This is difficult, because the natural response to trials and conflict is to bail or quit. And that’s what many do. At some point, they say, “That’s enough; I can’t live like this” and they quit. Some do this by divorcing, others by distancing themselves emotionally and physically, as they stop working to fix the marriage. However, Scripture teaches us that one of the things we must do in trials, and therefore conflict, is persevere. The word means to “bear up under a heavy weight.” It is as we bear up under this heavy weight that God changes us, individually and corporately. He teaches us to trust him more. He helps us develop peace and joy, regardless of our circumstances. He helps us grow in character, as we, “let perseverance finish her work.”
In order to resolve conflict, we must develop perseverance. That’s essentially what we promised to do in our wedding vows. We committed to love our spouse in sickness, health, for better, or for worse. We should be thankful when it is “better” and persevere when it is “worse”. For those who do, there is fruit. Paul said, “Let us not become weary in doing good, for at the proper time we will reap a harvest if we do not give up” (Galatians 6:9).
Do you feel like quitting? Hold on, because God has a harvest for you, if you don’t quit.
In Conflict, We Must Sow Good Seeds
Not only must we have the right attitude when encountering conflict, but we also must sow the right seeds in order to resolve it. Paul said that whatever we sow, we will also reap (Gal 6:7). Seed time and harvest is a principle that God has set throughout the earth, and it is at work within every marriages as well. If we sow negative seeds, we will reap negative fruit. It we sow positive seeds, we will reap positive fruit.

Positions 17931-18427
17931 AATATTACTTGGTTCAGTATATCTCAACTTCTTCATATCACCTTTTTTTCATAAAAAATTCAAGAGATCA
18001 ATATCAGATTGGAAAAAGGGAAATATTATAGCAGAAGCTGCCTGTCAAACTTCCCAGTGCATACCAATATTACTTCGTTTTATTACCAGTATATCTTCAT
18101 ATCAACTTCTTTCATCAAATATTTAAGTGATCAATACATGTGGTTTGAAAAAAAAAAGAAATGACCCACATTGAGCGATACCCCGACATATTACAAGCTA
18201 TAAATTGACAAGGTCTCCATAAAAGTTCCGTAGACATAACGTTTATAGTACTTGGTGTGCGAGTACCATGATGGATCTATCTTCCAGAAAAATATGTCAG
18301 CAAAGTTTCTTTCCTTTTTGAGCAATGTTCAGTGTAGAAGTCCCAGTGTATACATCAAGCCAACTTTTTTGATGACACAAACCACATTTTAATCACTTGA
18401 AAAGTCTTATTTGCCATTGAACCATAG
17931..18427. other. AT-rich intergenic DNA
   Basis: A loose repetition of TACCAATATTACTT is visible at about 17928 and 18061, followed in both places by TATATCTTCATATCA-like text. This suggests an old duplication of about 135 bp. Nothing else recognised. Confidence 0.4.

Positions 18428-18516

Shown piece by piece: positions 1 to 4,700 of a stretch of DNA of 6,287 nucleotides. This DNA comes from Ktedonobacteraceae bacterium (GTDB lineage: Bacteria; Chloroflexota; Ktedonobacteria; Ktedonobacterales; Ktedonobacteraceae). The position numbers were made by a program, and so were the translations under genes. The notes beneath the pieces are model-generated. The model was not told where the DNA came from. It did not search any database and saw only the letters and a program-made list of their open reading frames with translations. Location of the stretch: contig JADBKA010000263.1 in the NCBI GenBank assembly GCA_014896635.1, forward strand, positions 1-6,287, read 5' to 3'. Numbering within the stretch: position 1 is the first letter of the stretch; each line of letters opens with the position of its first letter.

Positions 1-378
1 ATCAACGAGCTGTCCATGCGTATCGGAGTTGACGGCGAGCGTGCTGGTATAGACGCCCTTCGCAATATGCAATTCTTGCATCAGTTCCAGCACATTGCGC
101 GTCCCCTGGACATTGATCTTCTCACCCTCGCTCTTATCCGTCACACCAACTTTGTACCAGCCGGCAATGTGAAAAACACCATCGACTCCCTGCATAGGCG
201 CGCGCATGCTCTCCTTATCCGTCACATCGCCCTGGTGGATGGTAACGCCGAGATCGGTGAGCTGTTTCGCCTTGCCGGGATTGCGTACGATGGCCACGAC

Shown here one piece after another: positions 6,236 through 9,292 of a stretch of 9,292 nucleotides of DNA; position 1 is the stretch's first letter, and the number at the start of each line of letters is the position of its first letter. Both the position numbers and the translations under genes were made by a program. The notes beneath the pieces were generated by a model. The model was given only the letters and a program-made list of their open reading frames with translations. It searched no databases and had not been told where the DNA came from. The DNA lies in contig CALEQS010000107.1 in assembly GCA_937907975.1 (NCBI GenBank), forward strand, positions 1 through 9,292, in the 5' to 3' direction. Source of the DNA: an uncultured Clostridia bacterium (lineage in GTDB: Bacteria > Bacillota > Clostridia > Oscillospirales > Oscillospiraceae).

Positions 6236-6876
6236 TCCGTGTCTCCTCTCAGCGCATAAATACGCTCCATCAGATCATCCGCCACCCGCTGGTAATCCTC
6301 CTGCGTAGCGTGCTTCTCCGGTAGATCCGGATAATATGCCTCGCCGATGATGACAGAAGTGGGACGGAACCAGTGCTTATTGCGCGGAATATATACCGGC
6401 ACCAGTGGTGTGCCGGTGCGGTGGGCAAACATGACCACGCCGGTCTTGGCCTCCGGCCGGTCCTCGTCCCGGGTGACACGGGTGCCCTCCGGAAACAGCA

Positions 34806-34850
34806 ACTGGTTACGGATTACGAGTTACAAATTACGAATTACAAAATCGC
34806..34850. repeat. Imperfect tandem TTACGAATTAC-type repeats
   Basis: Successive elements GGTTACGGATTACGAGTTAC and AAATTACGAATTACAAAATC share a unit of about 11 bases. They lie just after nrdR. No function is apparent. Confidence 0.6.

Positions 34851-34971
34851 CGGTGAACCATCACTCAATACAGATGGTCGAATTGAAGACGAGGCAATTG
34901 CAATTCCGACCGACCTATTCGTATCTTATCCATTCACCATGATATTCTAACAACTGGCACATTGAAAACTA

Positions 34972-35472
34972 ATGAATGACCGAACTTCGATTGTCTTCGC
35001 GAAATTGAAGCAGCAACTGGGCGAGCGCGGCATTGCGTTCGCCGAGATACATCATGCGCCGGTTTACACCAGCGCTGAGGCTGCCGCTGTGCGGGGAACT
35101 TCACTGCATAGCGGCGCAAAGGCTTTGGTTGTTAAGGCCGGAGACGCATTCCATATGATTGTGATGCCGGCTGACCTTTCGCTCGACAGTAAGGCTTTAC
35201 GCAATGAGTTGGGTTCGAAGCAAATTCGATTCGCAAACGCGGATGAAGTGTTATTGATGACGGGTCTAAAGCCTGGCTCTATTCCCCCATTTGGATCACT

Sadly, even though we all want a positive harvest in our marriages, we typically respond in ways that our counter to that. A wife wants her husband to spend more time with her, but in order to get that, she criticizes him. The problem is the fruit that she desires is opposite of the seed she is sowing. The seed of criticism will only produce a negative fruit in her husband. Another woman who wants intimacy with her husband actually begins to withdraw from her husband. She withdraws hoping that this will draw her husband closer, but it actually does the opposite. The negative seed of withdrawing cannot produce the positive fruit of intimacy.